Tuesday, June 21, 2011

365 Jobs, Day 172: Cracking the Pool (Part Two)

June, 1994

(This is Part Two of a story that began yesterday.  Part One is here.)

In March of 1994 the rainy season lingered, but you can't wait forever.  The maintenance man ran the backhoe around the perimeter of the pool.  We needed a trench three feet deep.  He could excavate four of the pool's five sides, but one 70 foot side was up against a steep slope and would have to be dug out by hand.  Volunteer hands.  I spent two entire weekends in April shoveling muck with the help of some tireless volunteers including an astrophysicist who specialized in "space plasma."  Meanwhile we had unearthed an underground creek on one side of the pool, which had to be channeled and diverted through a culvert.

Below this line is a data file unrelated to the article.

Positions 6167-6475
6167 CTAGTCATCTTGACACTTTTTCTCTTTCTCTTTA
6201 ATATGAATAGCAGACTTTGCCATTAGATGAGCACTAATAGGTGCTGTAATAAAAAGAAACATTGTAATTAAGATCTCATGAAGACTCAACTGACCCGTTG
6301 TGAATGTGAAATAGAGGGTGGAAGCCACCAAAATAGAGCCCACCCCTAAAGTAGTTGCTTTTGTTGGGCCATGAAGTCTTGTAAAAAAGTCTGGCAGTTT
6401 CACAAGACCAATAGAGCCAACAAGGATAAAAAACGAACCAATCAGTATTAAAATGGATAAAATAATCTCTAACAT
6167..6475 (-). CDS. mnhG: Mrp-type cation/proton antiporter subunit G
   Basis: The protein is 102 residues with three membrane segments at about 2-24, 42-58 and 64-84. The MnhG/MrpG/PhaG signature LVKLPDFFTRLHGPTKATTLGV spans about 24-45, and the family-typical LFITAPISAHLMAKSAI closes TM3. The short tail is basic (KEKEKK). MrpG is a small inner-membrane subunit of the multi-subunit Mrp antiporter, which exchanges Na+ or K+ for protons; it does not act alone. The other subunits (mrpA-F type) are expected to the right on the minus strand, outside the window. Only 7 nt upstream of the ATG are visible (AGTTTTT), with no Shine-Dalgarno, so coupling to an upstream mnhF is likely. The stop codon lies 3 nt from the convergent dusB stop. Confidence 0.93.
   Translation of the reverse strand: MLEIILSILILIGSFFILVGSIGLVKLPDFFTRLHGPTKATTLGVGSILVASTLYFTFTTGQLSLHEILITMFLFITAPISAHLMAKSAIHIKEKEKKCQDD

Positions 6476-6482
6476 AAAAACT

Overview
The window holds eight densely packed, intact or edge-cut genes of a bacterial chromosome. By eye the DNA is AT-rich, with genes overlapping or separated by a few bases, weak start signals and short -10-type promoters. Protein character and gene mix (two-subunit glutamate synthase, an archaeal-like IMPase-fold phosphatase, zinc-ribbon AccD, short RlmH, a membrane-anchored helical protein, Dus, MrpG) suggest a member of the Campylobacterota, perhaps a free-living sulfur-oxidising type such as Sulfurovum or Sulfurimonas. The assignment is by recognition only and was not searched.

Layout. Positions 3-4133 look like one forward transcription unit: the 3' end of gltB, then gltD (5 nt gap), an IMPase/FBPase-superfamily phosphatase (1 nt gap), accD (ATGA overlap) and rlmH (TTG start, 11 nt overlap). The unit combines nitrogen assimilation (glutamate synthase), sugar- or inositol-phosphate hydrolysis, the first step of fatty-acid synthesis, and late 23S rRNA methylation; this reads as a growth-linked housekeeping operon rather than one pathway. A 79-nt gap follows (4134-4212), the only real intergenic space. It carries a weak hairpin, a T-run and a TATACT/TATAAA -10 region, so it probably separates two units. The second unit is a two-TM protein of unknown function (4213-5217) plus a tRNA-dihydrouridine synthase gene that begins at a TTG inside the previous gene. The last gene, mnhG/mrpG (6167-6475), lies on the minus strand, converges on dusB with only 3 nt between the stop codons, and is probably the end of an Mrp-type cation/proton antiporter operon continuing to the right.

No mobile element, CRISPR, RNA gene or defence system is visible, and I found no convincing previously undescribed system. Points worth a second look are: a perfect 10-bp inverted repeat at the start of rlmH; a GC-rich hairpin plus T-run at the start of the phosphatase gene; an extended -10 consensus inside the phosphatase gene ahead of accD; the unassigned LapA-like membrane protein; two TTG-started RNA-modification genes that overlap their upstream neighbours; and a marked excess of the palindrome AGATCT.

Misty rains continued.  The ground was still saturated, especially on the side with the underground creek.  We drained the pool half-way.  On weekends in May when it wasn't raining too hard, I cut and assembled and glue-welded six-inch PVC pipe all the way around the pool with short one-inch pipe runs to the water inlets, for which I would hammer-drill holes in the concrete sides.  Then I repeated the process for a separate drain system, hammer-drilling holes through the upper lip of the pool to the gutters.  You'd normally hire big burly muscle guys for this kind of job.  I was the thin muscle guy, but I didn't dare delegate the work - it had to be right.  At night I slept like the dead.

Normally, the pool would open on Memorial Day Weekend.  This year at the end of May we had a 3/4 empty pool surrounded by a muddy ditch and white PVC pipes.  In the remaining water were chunks of concrete, a layer of mud, and clouds of wiggling tadpoles.  Worried people were asking, "Will the pool open this year?"

I would answer, "I hope so."  I spent that entire gorgeous sunny Memorial Day Weekend alone in the ditches at the pool soldering copper, welding plastic pipe, and patching pool walls.